C. Paperwork Reduction Act
This rule does not impose new information or record keeping requirements. Accordingly, OMB clearance is not required under the Paperwork Reduction Act, 44 U.S.C. 3501 et seq.
D. National Environmental Policy Act
DOE has determined that this rule is covered under the Categorical Exclusion in DOE's National Environmental Policy Act regulations at paragraph A.5 of appendix A to subpart D, 10 CFR part 1021, which applies to rulemaking that interprets or amends an existing rule or regulation without changing the environmental effect of the rule or regulation that is being amended. The final rule amends DOE's regulations on civil penalties with respect to certain DOE contractors and subcontractors in order to clarify that civil penalties are available for violations of the prohibition against whistleblower retaliation found in § 708.43 that concern nuclear safety. These amendments are procedural and do not change the environmental effect of part 820. Accordingly, neither an environmental assessment nor an environmental impact statement is required.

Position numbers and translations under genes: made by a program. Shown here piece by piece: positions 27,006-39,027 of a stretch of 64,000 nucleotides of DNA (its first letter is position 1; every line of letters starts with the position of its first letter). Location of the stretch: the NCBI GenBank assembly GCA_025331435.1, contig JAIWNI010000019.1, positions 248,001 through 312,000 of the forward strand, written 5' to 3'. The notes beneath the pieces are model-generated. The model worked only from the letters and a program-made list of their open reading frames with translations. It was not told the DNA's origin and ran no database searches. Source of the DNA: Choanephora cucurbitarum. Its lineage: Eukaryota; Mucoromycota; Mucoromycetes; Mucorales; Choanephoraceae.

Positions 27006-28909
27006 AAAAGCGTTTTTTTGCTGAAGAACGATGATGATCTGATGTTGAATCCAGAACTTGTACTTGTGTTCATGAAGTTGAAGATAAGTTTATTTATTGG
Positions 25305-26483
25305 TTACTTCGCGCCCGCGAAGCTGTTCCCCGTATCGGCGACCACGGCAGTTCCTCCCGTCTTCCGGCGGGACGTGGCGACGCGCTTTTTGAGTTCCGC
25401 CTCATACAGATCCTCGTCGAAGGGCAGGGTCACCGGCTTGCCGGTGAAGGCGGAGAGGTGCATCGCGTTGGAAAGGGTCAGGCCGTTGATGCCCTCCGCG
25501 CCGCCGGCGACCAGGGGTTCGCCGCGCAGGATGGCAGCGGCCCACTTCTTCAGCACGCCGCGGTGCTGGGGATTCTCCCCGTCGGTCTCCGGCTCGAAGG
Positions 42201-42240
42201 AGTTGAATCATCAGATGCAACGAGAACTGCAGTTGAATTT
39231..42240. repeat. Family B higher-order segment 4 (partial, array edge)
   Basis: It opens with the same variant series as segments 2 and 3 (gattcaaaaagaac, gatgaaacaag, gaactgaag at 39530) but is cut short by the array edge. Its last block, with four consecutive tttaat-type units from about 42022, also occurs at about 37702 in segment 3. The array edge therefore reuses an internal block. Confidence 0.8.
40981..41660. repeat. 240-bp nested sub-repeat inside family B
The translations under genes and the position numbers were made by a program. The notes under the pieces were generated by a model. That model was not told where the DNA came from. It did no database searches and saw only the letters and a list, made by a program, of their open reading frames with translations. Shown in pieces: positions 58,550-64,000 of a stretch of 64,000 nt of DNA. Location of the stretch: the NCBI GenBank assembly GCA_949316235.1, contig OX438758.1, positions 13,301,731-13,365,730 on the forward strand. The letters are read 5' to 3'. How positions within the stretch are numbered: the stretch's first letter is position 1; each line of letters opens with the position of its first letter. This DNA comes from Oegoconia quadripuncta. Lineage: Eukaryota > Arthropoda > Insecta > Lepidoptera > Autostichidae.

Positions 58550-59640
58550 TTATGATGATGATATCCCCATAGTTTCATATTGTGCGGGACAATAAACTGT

E. Unfunded Mandates Reform Act of 1995
Title II of the Unfunded Mandates Reform Act of 1995, 2 U.S.C. 1531 et seq., requires each Federal agency, to Start Printed Page 94913the extent permitted by law, to prepare a detailed assessment of the effects of any Federal mandate in an agency rule that may result in costs to State, local, or tribal governments, or to the private sector, of $100 million or more (adjusted annually for inflation) in any one year. 2 U.S.C. 1532. While the final rule may expose DOE contractors and subcontractors to potential liability for civil penalties for retaliating against a whistleblower in connection with a protected activity relating to nuclear safety, DOE does not expect that these civil penalties will approach $100 million in any single year. Therefore, the requirements of Title II of the Unfunded Mandates Reform Act of 1995 do not apply.